What do a former physicist and a cheesemaker have in common?
Not much, maybe, unless they’re the same person.
When Aditya Raghavan’s interest in physics began to wane, he swapped out his academic life as a postdoctoral fellow at the University of Alberta for a career making artisanal cheese.
He first began making cheese in 2011, before transitioning to it completely in 2012.
“I was working at the university and just dabbling at home with, you know, with salad or bread and cheesemaking and stuff like that just in small batches,” Raghavan, now 40, told CBC Edmonton’s Radio Active.
Out of all his cooking experiments at home, the only one that grabbed his attention was cheese.
In 2020 he brought his passion for cheese made with organic milk to life under the Fleur Jaune Cheese brand for Meuwly’s Artisan Food Market, an Edmonton company that specializes in locally-made gourmet foods.
Although Raghavan doesn’t have a complete cheesemaking kitchen at Meuwly’s, each week he churns out seven or eight different cheeses, totalling 320 kilograms.
“It’s not supposed to be sitting in the fridge for weeks and weeks,” he said. “It’s supposed to be consumed in, you know, within 10 to 12 days.”
His aged cheese wheels, on the other hand, are roughly three months old.
A scientist at heart, Raghavan wanted to learn the true art of caseiculture (cheesemaking).
He was drawn to France and Italy, where he “spent a significant amount of time” in 2016 and 2017 honing his skills.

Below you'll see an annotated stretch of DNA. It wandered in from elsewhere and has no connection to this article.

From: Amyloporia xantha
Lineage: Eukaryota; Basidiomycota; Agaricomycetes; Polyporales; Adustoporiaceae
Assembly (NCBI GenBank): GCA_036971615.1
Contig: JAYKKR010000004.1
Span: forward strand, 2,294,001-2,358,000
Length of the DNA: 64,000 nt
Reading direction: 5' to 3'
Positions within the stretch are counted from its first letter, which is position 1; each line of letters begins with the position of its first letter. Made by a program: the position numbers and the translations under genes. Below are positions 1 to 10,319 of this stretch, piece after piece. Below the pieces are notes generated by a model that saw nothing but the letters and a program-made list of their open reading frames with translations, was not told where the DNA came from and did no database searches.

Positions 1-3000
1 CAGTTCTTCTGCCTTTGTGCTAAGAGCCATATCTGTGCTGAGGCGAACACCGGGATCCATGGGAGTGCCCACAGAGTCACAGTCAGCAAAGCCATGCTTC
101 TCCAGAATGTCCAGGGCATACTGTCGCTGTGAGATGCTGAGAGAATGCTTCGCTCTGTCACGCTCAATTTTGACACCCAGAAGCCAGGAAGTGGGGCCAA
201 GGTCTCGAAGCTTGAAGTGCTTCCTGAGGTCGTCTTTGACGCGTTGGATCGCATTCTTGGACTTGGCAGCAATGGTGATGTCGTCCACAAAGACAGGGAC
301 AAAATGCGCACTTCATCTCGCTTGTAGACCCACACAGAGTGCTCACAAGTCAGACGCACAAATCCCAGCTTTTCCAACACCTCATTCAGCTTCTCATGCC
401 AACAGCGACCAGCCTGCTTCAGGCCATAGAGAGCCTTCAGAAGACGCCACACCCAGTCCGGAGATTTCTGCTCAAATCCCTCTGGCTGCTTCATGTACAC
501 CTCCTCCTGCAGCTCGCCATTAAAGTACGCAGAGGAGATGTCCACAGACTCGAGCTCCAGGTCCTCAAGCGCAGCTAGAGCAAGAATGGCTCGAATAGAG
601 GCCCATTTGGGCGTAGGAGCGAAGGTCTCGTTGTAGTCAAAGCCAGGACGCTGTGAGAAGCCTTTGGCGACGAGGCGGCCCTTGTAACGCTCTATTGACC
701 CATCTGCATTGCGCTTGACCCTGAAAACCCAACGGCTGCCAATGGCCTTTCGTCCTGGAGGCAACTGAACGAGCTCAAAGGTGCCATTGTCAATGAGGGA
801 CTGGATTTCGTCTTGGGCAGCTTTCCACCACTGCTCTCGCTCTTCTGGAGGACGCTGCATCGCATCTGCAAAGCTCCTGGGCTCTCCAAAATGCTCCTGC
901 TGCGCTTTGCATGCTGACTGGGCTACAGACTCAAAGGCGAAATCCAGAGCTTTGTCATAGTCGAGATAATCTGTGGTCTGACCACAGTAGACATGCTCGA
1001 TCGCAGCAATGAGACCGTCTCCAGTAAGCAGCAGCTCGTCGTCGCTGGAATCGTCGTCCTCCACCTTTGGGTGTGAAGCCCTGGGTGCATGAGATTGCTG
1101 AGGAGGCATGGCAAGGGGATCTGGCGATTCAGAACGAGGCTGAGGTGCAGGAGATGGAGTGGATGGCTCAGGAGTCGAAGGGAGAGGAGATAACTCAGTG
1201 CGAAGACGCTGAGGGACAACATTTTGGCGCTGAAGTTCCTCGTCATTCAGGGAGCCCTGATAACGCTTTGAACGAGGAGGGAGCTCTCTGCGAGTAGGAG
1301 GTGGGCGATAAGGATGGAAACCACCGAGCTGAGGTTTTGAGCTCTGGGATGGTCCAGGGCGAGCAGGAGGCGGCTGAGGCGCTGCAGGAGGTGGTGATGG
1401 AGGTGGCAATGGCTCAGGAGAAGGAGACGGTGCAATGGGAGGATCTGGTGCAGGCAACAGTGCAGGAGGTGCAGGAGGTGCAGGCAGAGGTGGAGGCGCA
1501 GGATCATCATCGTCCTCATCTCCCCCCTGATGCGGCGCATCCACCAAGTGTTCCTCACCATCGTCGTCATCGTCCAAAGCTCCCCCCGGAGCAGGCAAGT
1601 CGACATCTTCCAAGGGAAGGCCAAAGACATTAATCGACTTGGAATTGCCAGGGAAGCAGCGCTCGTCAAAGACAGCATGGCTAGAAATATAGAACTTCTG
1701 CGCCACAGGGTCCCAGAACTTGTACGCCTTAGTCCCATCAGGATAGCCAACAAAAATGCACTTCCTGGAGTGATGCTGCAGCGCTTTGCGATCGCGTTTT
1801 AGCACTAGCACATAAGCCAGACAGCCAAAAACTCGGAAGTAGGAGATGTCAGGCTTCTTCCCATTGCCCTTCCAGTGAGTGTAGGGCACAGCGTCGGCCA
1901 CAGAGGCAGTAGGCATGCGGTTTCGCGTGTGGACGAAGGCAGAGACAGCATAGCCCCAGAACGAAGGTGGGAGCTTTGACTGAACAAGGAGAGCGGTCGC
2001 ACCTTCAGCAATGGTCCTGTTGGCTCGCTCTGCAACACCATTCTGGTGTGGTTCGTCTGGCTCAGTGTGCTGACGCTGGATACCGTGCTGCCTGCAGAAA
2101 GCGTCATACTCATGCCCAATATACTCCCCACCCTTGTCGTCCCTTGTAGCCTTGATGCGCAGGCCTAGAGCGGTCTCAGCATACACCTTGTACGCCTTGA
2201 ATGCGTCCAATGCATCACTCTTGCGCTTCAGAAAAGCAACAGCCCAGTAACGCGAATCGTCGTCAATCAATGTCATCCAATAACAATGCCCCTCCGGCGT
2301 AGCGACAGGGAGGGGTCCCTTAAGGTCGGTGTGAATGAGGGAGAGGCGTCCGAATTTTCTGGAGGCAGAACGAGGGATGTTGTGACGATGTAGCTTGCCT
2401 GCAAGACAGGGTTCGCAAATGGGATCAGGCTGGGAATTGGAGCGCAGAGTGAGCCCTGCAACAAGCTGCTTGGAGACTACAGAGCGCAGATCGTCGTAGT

“Because as we know it, most of the cheese we have today comes from Europe,” he said.
He set up bases in the Savoie region in France and the Alpine region in Italy, where he learned “skills you can’t get from books” from cheese masters.
In 2017, he was a delegate at a cheese conference in northern Italy.
“Quebec has a great history of cheese as well, but the traditional skills of cheese making are still a European skill set,” Raghavan said. “Going back to the motherland and learning that was crucial.”
His European travels inspired him to fill a void in the Canadian market by creating fresh cheeses using pasteurized organic milk.
“I feel like that flavour, or that texture and the profile of the cheese, is something you can’t find in packaged products,” he said.
Raghavan calls India his home, and while vacationing there in 2013 found himself a job as a cheese consultant to dairy farmers.
5:40One local cheese maker has been all around the world
But he added that despite their love of dairy products, Indians don’t traditionally consume a lot of artisanal cheeses.
Armed with knowledge he gained while travelling in North America and Europe, Raghavan wanted to share all that he knew with dairy farmers. He mirrored the European cheese practices in India.
Raghavan’s travels changed the way he worked with cheese and made him look to traditional techniques.
“We don’t have artificial ingredients and [the cheeses] don’t have stabilizers and other chemicals that will preserve it for a long time,” he said.
The cheese is meant to be a fresh natural product, like halloumi, fromage blanc or his personal favourite, stracciatella — a stringy, stretched mozzarella cheese mixed with cream.
“It sounds weird, but it’s delicious,” Raghavan said. He makes stracciatella on a weekly basis.
As an Indian chef, Raghavan is no stranger to herbs and spices, and while he enjoys using them in his products, he is cautious.
“I make this French style farmer’s cheese and sometimes I make it with saffron infusions,” he said. “It modulates the cream of the cheese.”
But more often than not, he adds the herbs and spices on the outside of the cheeses, where they act to enhance appearance and flavour.
“So, when you cut into it, you can eat as much or as little of it as you want,” Raghavan said.
This allows the customer to guide the flavour of the cheese to their liking, instead of being controlled by the maker.
“The cheese becomes an experience. It’s a delight.”
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